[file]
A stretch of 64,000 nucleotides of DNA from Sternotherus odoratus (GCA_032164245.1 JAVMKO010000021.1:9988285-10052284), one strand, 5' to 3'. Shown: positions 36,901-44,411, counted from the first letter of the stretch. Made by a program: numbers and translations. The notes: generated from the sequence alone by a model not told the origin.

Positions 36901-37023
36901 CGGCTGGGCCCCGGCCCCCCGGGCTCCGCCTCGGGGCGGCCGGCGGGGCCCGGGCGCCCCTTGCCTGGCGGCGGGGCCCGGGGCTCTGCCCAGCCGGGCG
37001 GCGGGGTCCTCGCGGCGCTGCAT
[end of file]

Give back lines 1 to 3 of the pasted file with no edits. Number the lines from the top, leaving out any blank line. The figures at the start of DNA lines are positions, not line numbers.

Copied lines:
A stretch of 64,000 nucleotides of DNA from Sternotherus odoratus (GCA_032164245.1 JAVMKO010000021.1:9988285-10052284), one strand, 5' to 3'. Shown: positions 36,901-44,411, counted from the first letter of the stretch. Made by a program: numbers and translations. The notes: generated from the sequence alone by a model not told the origin.

Positions 36901-37023
36901 CGGCTGGGCCCCGGCCCCCCGGGCTCCGCCTCGGGGCGGCCGGCGGGGCCCGGGCGCCCCTTGCCTGGCGGCGGGGCCCGGGGCTCTGCCCAGCCGGGCG